We hear a lot about statement brooches – striking, individualistic, and looking superb on suit jackets – but, to me, earrings are what catch the eye first. The type of earring depends, of course, on the person’s hairstyle. A person who wears their hair covering their ears is likely to wear a different style of earring to someone who has a ponytail or very short hair.

What are the common earring styles? They are: dangle earrings (including girandole, chandelier, teardrop), hoop, and stud. Interestingly, hoop earrings were the earliest form of earring excavated, with some Sumerian ones dating back to 2,500 BC. Boat shaped earrings, a version of the hoop, were also worn and continued to be popular until ancient Greece. Gold was scarce and so early earrings were cut out of very thin gold sheets and were often rolled into thin, hollow tubes. It is extraordinary that any of these delicate pieces survive today.

While the wearing of earrings has traditionally been associated with displays of wealth and standing, in pre-historic times they were also associated with worship of gods and protection from spirits.

In ancient Egypt, earrings were worn by both men and women and often took the form of a plug that was inserted through the earlobe, stretching it over time. They would be made of ivory, faience or glass.  Hoops in gold were also worn as were dangle pendant earrings. The Greeks began to use gemstones in their earrings and also wore pendant earrings, shaped like a vase or cone, and also human or animal heads. Roman women were very keen on pearls, often wearing several at once.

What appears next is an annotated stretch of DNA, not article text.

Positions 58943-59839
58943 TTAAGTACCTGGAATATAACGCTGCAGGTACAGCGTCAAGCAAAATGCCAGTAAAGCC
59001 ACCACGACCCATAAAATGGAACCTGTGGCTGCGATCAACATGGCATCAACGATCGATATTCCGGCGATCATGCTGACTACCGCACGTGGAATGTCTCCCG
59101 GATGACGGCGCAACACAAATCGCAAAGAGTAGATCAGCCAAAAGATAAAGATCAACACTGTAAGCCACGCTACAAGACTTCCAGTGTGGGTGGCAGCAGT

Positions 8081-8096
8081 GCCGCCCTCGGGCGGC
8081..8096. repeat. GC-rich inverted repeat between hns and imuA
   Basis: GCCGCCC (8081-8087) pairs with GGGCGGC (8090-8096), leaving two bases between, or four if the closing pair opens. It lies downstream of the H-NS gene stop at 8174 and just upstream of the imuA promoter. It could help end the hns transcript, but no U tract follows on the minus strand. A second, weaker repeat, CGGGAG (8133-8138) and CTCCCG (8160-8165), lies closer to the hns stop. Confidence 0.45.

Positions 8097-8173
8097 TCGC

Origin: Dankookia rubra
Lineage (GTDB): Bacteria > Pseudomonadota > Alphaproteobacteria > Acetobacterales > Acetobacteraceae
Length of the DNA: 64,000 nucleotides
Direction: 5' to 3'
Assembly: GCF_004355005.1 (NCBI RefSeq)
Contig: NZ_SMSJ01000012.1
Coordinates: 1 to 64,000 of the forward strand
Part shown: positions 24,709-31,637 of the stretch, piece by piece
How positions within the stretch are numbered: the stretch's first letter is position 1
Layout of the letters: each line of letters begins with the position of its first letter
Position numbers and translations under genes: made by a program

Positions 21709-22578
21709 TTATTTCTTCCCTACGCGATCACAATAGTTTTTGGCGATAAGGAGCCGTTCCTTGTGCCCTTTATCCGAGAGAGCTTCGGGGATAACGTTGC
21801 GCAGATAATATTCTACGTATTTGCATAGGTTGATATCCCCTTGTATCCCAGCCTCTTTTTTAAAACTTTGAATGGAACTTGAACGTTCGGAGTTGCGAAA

South sea pearls with sapphire tops, 18ct white gold (at Camberwell Antique Centre)

Earrings became less popular during the Byzantine period, with wealthy females wearing ornaments across the temple or down the sides of the face instead. Earrings were out of favour throughout the 11th and 16th centuries due mainly to concealing headwear, which usually covered all their hair and ears, as well as high collared gowns. During the Renaissance period, while headdresses were often abandoned by wealthy women for jewelled hairnets and elaborate hairstyles, ears were still covered. But hair styles and head covering would change in the 16th and 17th centuries, leading to a revival of the earring. I will discuss this change in the next blog.

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Long kidney wires with c-clasp

Before I finish, though, it is worth briefly mentioning earring fittings. Earring fittings (the bit that attaches the earrings to the ear) fall into a number of categories – hooks (known as shepherd hooks and french wires) are only used on dangle earrings, lever backs which have a post and a clip that hold the post securely (and which I find difficult to wear) are also used for dangle earrings, posts with butterfly clasps are used for stud and solitaire earrings as well as dangle earrings; and clip ons (which don’t piece the ear) which can be used for all types of earring. Early forms of earrings were pieced for hooks or hoops or the ends were squeezed together to attach to the ear.

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Stud earring with butterfly clasp